Which court does what?

The Maryland court system has four levels: two trial courts and two appellate courts. The trial courts consider evidence presented in a case and make judgments based on the facts, the law and legal precedent (prior legal decisions from a higher court). Appellate courts review a trial court's actions and decisions and decide whether the trial judge properly followed the law and legal precedent.

Here’s an overview of what each court does.

Trial courts

District Court window

• District Court

Most people experience the court system through the District Court, which has 34 locations in 12 districts statewide. Each case is heard and decided by a judge, not a jury. Types of cases include traffic and boating violations, domestic violence and peace order petitions, landlord-tenant disputes, small claims and other civil cases involving limited dollar amounts.

• Circuit Court

The Circuit Courts of Maryland generally handle more serious criminal cases and major civil cases. The types of civil cases include juvenile and other family law cases such as divorce, custody and child support, and most cases appealed from the District Court. Circuit Courts also hear domestic violence cases. There is one Circuit Court in each of the 23 counties and Baltimore City. Unlike District Court, Circuit Court cases may involve a trial by jury, as well as cases heard and decided by a judge.

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Appellate building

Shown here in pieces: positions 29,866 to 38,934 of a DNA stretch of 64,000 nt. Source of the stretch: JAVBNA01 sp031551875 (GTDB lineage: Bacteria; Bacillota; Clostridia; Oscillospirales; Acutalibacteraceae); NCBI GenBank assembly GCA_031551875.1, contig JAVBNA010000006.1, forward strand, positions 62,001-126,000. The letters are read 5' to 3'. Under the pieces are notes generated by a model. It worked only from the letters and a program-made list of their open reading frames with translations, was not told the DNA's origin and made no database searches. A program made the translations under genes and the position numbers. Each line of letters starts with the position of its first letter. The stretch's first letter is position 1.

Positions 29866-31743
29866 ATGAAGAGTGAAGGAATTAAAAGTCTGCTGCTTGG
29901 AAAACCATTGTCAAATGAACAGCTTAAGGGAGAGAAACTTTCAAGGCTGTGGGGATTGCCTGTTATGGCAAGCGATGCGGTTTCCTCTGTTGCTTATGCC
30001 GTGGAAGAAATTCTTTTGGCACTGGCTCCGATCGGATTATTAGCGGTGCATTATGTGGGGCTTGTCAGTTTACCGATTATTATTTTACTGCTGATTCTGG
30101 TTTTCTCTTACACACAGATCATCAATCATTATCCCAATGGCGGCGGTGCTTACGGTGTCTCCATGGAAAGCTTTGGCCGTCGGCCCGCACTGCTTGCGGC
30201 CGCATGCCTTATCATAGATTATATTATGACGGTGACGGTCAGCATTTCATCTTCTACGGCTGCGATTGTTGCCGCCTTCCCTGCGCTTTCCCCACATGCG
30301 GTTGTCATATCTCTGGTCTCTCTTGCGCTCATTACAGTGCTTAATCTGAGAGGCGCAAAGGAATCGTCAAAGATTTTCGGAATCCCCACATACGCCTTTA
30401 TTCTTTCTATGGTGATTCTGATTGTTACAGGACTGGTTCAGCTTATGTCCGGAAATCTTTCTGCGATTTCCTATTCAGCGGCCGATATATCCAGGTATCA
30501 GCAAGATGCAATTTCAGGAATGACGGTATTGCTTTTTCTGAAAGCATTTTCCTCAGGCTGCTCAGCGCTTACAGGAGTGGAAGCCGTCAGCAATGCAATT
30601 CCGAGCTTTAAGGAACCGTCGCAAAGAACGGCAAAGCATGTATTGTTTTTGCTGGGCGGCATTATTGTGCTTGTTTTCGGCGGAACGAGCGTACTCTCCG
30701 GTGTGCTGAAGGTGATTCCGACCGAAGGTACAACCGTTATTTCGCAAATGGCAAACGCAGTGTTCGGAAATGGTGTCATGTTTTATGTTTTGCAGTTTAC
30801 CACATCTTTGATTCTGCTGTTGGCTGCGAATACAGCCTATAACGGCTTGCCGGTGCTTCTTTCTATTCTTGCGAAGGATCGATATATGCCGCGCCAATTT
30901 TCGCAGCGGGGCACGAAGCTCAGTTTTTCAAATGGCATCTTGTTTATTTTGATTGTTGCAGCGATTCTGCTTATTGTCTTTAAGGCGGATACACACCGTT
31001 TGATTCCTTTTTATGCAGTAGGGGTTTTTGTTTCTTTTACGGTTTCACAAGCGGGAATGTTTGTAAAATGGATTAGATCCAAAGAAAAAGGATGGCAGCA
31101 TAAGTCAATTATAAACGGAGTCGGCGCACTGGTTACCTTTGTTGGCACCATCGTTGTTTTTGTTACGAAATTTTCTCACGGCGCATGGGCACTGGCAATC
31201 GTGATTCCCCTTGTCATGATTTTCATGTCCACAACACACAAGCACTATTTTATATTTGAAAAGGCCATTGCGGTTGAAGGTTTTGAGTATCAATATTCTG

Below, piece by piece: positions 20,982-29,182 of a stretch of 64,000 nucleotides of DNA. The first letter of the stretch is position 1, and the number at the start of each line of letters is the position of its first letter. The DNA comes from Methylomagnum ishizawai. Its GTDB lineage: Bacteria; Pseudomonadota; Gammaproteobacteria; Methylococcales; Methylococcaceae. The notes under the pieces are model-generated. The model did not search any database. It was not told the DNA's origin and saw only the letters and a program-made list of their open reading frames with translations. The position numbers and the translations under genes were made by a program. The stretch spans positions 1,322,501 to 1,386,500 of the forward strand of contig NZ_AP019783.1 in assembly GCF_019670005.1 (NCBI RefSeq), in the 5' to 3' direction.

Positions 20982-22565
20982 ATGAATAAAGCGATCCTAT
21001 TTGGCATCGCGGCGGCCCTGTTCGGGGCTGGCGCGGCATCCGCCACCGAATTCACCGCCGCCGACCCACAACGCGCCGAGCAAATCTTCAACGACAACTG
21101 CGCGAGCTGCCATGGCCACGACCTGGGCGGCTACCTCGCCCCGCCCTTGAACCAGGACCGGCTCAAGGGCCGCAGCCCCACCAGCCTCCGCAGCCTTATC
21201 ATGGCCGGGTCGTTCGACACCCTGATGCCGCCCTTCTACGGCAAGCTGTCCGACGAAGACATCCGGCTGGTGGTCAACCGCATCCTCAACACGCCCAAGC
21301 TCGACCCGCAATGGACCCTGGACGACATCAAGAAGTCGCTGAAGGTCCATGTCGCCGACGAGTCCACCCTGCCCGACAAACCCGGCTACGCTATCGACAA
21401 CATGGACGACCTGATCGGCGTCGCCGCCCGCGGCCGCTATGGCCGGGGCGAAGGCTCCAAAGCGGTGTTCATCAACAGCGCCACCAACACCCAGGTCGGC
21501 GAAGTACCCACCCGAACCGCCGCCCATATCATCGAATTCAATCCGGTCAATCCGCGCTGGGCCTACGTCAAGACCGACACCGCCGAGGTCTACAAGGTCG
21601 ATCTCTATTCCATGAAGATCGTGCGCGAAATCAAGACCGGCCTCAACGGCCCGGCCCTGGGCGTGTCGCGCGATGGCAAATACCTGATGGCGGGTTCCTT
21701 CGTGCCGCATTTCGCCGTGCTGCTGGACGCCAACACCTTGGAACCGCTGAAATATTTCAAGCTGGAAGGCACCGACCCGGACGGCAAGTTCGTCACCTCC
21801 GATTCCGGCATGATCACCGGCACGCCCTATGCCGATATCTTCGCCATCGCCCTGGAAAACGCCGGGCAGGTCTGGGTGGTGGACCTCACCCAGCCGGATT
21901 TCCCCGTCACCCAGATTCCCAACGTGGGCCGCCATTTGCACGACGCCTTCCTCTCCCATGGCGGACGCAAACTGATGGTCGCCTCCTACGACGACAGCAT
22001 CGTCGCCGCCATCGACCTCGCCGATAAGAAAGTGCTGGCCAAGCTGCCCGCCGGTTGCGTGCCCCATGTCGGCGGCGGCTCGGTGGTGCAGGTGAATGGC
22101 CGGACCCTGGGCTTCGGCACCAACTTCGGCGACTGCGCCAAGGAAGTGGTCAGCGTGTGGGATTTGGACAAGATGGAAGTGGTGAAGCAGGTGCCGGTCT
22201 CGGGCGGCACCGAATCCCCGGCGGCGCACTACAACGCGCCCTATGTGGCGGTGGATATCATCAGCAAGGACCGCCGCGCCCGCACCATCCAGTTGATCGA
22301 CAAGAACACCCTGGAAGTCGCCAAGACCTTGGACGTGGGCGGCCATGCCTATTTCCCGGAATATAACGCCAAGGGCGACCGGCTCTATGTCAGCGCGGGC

Appellate courts

• Court of Special Appeals

The Court of Special Appeals is Maryland’s second highest court, the intermediate appellate court. The Court of Special Appeals considers any prior reviewable judgment, decree, order or other action. In other words, if a party is unhappy with a Circuit Court decision, they have the option to appeal their case for review by the Court of Special Appeals. Judges sitting on the Court of Special Appeals generally hear and decide cases in panels of three, but in some instances, all 15 judges can sit to hear the case.

• Court of Appeals

The Court of Appeals is the highest court in Maryland. It is commonly called the Supreme Court in other states and at the federal level. Unlike the Court of Special Appeals, this court does not automatically hear every reviewable case. Judges who sit on the Court of Appeals review and select cases they choose to hear — usually cases they feel will have legal significance for the state.

However, the Court of Appeals is mandated by law to hear cases involving the death penalty, legislative redistricting, removal of certain officers, and certifications of questions of law.

Chief Judge Mary Ellen Barbera sits on the court along with six other judges. All seven judges hear oral arguments on each case.

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What about the Orphans’ Court?

There is a court in Maryland called the Orphans’ Court. This specialized court is the state’s probate court, which means it handles wills, estates, and other matters that involve the property of the newly deceased. The Orphans’ Court also has jurisdiction over guardianships of minors. The term “Orphans’ Court” is simply the historical name for a court that handles wills and estates. Three Orphans’ Court judges sit in the City of Baltimore and each of Maryland’s counties, except Harford and Montgomery counties. In those two counties, Circuit Court judges sit as Orphans’ Court judges.